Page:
P2P Lending: How And When You Can Access Your Money
This page was last updated on 28 December, 2019
This guide tells you how most P2P lending sites and IFISA providers work when it comes to you exiting your loans. And for the most part getting your money back does work as well as you want it to.
But, firstly, please consider this:
There will be times when selling your loans to exit early takes longer than you hoped – possibly a lot longer. And during those times there's no guarantee you'll find someone to take the loans off you.
Especially in times of recessions and panics, it will be harder to get rid of your loans quickly and you might even have to take a loss if you want to sell them before the borrower repays, e.g. you might have to sell your loans for 95p in the pound. That's if the P2P lending website/IFISA provider lets you sell at all under those circumstances.
You see, the natural fit for lending your money is to lend until the borrowers repay their loans. If you try to fight that time frame by leaving early, you might not always win. No matter how good the P2P lending companies are that you use.
That said, the same applies when leaving any investment; for example, you will take a hit if you need to sell shares in the stock market at a time when they have fallen a lot in price. But at least with peer-to-peer lending you can simply let the investments – the loans – be repaid to you naturally, while earning interest. With shares, you must sell to exit, and your investment horizons often need to be many years longer to be confident of satisfactory results.
You can read a lot more about the difficulties you might face in both lending your money swiftly or getting it back early, as well as 10 strong ways to combat those problems, in 10 Ways To Get Your P2P Lending Money Back!
Getting your money back when using auto-lend
Some P2P lending accounts and IFISAs spread your money across loans automatically or have similar “auto-bid” or “auto-lend” features.
When it comes to getting your money back from these sorts of accounts, a 4thWay user summed up the biggest question very nicely:
“Would I be able to withdraw my loan plus interest at the end of a set period like I would with a standard fixed term savings account, or is it dependent on when individual loans that have been made are repaid?”
That's a relatively short question with a long answer.
Usually it's dependent on when loans are repaid. You receive repayments every month that include some of your original loan as well as some interest. These loans are typically from one to five years, so those payments will occur within that time (excluding any bad debts still outstanding at the end).
Some borrowers will repay early, so you can expect to get at least some money back earlier than you expected.
Re-lending can extend how long you lend for
For most lending accounts, partly due to early repayments made by the borrowers, you can expect to receive most of your money back within a couple of years.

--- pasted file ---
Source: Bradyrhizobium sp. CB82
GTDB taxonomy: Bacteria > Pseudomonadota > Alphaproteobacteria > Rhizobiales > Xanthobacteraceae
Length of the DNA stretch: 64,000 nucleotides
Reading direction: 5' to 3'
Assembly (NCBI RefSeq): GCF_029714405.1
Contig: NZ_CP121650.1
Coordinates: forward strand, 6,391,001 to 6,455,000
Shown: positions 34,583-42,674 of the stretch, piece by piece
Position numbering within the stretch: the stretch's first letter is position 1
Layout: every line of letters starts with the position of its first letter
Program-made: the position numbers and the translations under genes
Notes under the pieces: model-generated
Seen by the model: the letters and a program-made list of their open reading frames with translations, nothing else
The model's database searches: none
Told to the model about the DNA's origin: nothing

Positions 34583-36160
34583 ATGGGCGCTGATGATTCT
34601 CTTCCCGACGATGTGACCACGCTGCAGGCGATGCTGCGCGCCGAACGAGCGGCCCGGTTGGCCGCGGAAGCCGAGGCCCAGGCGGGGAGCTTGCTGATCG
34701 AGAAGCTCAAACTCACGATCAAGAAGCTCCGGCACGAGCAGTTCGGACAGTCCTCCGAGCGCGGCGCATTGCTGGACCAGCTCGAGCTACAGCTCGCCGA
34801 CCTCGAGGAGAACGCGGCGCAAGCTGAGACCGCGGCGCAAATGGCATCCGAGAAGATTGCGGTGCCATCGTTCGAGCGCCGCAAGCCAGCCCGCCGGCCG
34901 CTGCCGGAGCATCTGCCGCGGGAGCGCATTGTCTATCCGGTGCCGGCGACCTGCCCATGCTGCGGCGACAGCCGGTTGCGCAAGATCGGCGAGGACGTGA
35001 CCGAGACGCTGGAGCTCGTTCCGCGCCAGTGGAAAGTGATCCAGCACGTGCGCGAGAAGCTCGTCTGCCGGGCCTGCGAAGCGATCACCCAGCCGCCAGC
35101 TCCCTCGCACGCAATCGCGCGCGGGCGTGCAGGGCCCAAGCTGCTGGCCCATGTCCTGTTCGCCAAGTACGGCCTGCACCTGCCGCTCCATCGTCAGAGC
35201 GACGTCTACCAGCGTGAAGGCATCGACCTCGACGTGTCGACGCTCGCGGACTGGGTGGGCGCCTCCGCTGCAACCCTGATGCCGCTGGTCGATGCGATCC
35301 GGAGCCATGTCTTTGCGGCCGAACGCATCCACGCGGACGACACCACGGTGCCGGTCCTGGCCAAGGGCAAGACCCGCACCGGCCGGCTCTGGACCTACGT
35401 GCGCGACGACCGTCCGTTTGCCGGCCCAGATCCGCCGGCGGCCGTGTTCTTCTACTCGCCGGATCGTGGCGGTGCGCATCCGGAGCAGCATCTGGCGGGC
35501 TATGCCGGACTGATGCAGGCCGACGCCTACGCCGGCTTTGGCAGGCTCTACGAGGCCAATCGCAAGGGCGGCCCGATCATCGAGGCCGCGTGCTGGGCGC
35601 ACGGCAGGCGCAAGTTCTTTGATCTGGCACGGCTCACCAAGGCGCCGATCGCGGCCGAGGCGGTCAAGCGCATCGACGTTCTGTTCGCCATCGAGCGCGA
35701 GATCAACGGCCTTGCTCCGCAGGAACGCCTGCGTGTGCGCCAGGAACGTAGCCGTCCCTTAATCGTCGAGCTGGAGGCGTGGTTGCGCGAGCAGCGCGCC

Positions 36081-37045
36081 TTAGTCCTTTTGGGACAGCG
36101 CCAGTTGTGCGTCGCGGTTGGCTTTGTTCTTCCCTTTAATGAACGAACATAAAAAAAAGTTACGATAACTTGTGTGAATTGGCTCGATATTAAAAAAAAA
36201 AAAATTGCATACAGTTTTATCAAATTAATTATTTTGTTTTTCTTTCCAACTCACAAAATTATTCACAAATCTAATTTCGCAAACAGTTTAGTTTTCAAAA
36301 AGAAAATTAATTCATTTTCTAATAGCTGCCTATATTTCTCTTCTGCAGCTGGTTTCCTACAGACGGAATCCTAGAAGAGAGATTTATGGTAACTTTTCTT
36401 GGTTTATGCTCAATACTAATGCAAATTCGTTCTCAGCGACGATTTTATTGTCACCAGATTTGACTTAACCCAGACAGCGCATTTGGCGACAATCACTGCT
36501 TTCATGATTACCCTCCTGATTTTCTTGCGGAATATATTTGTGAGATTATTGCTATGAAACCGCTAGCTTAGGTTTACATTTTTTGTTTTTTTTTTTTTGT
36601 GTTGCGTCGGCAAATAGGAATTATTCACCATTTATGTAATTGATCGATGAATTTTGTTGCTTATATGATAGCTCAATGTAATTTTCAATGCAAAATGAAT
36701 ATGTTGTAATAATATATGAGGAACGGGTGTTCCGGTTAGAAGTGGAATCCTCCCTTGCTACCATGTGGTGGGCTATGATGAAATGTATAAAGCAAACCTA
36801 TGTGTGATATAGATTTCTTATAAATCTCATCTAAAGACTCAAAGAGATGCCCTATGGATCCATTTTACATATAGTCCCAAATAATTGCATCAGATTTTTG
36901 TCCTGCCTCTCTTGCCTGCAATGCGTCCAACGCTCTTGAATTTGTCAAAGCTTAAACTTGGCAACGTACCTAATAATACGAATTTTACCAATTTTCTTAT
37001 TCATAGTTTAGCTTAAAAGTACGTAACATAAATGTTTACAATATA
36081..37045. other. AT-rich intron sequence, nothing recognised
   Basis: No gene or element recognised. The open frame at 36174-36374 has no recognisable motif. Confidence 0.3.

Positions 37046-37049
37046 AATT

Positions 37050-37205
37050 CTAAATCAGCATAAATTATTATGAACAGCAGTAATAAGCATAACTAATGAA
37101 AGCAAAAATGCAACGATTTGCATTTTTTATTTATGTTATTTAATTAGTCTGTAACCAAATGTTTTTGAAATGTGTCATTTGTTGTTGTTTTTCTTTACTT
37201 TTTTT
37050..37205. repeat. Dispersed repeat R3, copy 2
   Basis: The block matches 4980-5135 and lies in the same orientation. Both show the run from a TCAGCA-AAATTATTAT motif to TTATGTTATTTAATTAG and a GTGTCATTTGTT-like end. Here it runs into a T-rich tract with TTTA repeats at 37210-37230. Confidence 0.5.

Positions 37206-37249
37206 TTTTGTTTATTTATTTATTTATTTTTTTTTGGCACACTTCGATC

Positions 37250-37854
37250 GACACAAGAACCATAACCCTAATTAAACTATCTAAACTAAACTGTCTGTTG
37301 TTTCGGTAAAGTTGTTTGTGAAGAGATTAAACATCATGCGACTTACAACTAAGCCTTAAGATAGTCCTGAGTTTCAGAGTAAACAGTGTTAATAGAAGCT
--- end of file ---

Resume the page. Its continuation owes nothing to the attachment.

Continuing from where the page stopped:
That's unless you choose to automatically re-lend any repayments and interest you receive. If you do, it will extend how long you lend for, because those re-lent amounts could go into new loans. Those new loans could be for up to five years in some kinds of lending.
For example, if you've been lending for one month in a five-year account, and then you re-lend the first month's repayment, you might now lend for a total of five years and one month. After two months, re-lending could extend your total lending time to five years' and two months.
If you want to avoid a situation like this you could lend – and re-lend monthly – by using lending accounts that are for 3-5 years to begin with, but in about one year's time you could just re-lend your money in accounts of three years, and then in 2-3 years' time just lend in accounts that tie you in for even shorter periods.
Re-lending has the added advantage that it lowers your risks and can help to spread your money across even more borrowers.
If you don't want to switch to accounts that offer loans and lending over shorter periods, you could switch off re-lending 2-3 years before you want your money back. You can usually expect to have been paid the vast majority of your money back by that point.
Exiting your loans early – before they are repaid
Most P2P lending accounts and IFISAs will also allow you to get some or all of your money back early, i.e. before the borrowers repay the loans.
To get your money back early, the P2P lending website automatically matches your loans to another lender who wants to lend at the same time you want to exit. That other lender takes your loans off you and you get repaid.
In other words, your loans are sold to another lender. This is rather like how you sell shares on the stock market – your sell order is matched to a buy order elsewhere, automatically. There are two key differences though. Firstly, on the stock market, you will sell for a lower or higher price than when you bought in, but this doesn't usually happen in peer-to-peer lending.